Describe the structure/pathway of the extrapyramidal motor system?
Three NTs: Ach (excitatory input), DA (tonic inhibition) and GABA
Involves substantia nigra, corpus striatum, cortex and spinal cord
Output to skeletal muscle
Which three NTs are important for motor coordination?
Describe the motor signs and symptoms of Parkinson's disease?
Impaired postural reflexes
Facial: impassive, no blinking
Monotonous, hypophonic speech
What is PD?
Multisystem neurological disorder which affects cognitive processes, emotion and autonomic function
Why are the effects of PD so widespread throughout the body?
Pathology affects the whiole brain > affects the whole individual
Describe the non-motor signs and symptoms of PD?
Bowle and bladder problems
Which are the first symptoms of PD to appear?
Bowel and bladder problems
Which part of the brain degenerates in PD?
Dopaminergic nerves in substantia nigra > decreased DA levels
Describe the extent of degeneration of dopaminergic neurons when symptoms of PD begin to appear?
When you start expressing motor symptoms, about 80% of the dopaminergic neurons in the substantia nigra are already dead
Which signal transduction pathway is involved in PD?
Various signal transduction mechanisms to deal with Parkinson's
Describe the pattern of degradation of dopaminergic neurons in PD?
How is PD managed?
No therapeutic cure
Medication > palliative, symptomatic relief
Describe the rationale behind drug treatment for PD?
Restore DA deficiency:
Increase DA synthesis or release
DA receptor agonists
Reduce DA metabolism
Restore dopaminergic/cholinergic balance in striatum:
Why can't PD just be treated by injecting or orally taking DA?
DA does not cross blood brain barrier
Makes patients violently ill
Which drug can be used to increase dopamin synthesis?
How does it work?
L-Dopa + Peripheral DDC inhibitor > prevents metabolism
What does levodopa require in order to work?
Why is this a problem?
Some functional dopaminergic neurons (need to convert it into dopamine)
Problem because once you flood the system with DA, degeneration of dopaminergic neurons increases
Describe the outcome of treatment with levodopa?
Reduces rigidity, tremors and other symptoms
What is the first line treatment for PD?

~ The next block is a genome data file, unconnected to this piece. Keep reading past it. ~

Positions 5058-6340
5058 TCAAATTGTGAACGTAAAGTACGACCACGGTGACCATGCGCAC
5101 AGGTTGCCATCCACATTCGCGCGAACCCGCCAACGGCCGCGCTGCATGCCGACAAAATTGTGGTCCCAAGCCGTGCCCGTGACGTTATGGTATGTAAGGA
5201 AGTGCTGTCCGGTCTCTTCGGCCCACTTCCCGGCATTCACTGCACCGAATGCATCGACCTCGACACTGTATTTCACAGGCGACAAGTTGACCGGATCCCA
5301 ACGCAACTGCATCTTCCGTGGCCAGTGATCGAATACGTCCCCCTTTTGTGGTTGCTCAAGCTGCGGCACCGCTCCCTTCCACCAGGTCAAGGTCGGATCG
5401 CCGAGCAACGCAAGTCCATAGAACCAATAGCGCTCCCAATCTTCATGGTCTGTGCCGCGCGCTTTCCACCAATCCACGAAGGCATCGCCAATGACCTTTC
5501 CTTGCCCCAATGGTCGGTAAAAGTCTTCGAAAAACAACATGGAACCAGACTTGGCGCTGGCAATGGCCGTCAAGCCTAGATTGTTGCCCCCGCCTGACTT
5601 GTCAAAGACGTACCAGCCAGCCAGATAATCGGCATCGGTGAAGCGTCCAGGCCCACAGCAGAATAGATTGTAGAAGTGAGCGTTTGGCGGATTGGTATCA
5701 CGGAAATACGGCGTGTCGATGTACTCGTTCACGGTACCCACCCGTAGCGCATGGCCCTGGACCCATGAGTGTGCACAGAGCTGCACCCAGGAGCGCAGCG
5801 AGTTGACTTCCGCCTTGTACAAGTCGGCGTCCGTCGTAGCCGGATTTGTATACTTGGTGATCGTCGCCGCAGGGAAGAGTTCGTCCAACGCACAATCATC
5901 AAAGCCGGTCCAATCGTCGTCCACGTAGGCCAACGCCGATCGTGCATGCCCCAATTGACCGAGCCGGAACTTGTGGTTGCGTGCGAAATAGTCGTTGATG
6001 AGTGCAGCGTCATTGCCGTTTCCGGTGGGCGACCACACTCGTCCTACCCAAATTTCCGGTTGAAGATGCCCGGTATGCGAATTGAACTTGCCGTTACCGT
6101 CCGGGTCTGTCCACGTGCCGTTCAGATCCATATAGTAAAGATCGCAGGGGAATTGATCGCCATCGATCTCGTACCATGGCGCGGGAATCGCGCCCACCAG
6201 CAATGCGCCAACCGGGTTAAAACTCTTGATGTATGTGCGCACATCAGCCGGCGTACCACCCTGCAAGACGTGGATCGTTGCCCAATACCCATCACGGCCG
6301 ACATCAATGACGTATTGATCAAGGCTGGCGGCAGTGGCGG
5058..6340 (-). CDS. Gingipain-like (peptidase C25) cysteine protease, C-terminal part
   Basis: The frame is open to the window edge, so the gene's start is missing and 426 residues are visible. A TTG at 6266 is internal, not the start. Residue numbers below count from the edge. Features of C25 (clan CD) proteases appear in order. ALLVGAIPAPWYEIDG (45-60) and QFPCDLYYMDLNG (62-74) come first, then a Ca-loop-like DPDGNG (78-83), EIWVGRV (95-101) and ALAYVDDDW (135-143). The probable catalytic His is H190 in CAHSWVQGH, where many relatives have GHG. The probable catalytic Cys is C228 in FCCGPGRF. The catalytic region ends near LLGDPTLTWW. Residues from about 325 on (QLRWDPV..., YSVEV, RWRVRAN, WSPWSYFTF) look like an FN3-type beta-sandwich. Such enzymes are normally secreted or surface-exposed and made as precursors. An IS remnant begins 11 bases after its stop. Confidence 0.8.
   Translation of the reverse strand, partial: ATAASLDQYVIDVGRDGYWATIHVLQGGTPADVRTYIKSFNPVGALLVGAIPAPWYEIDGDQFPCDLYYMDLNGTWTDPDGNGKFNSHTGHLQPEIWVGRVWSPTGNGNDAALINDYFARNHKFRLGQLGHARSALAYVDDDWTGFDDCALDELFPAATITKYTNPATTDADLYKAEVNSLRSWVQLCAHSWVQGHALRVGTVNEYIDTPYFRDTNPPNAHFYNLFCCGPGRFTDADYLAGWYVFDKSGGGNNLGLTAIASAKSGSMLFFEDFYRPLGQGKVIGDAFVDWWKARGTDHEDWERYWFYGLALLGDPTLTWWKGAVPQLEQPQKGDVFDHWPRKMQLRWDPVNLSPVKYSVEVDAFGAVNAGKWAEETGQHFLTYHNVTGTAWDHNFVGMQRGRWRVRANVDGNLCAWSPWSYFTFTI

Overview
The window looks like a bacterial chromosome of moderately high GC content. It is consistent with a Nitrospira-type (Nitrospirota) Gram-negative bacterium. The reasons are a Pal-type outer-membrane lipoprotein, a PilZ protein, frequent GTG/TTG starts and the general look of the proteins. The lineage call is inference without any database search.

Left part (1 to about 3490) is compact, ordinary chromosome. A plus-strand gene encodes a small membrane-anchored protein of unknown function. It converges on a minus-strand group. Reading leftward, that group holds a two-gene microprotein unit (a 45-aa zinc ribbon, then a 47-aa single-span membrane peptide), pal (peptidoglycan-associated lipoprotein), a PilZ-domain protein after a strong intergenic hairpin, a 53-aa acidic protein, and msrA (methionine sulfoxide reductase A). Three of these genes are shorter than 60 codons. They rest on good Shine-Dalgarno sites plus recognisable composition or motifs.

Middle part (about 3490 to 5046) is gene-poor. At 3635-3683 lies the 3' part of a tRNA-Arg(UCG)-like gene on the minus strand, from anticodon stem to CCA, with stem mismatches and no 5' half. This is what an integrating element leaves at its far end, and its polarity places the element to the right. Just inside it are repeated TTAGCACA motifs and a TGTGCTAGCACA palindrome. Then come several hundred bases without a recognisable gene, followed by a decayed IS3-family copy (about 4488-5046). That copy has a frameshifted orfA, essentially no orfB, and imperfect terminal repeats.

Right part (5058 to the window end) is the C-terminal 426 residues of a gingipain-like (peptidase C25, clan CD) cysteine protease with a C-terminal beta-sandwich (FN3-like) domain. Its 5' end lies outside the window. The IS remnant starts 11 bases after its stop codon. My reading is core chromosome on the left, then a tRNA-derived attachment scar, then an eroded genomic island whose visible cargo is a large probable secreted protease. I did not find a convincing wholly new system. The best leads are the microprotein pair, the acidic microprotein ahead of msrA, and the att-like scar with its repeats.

What are the disadvantages of levodopa?
Rapid absorption on empty stomach > short half-life (1-2 hours) > patients must constantly medicate, and work out themselves when they need it > may overdose
Effectiveness declines over time
Why does the effectiveness of levodopa decline over time?
Continued degeneration of dopaminergic nerves
What is the result of overdosin on levodopa?
Describe the adverse effects of levodopa?
Anorexia, nausea and vomiting
Tachycardia and ventricular dysrhythmias
Abnormal motor movements
Mood changes, depression, anxiety
Why are there so many adverse effects associated with levodopa?
Giving extra DA to areas that don't need it
Which dopamine agonists are used in treatment of PD?
How are they used?
Bromocriptine, cabergoline, pergolide
Bromocriptine and cabergoline: monotherapy
Pergolide: only as adjunct to L-Dopa
How does entacapone act in the treatment of PD?
Blocks COMT > reduces metabolism of L-Dopa
How does selegiline act in the treatment of PD?
MAOb inhibitor > reduces metabolism of DA
Which drugs can be used to restore the dopaminergic-cholinergic imbalance in PD?
What is the alternative treatment to medication in PD?
Deep brain stimulation
Stimulate substantia nigra
Describe the role of a-synuclein in PD?
How are mitochondria implicated in PD?
What is the average age of onset of PD?
Age is largest risk factor
What is the largest risk factor for PD?
Weakens mitochondria and reduces neurons' ability to dispose of a-synuclein aggregates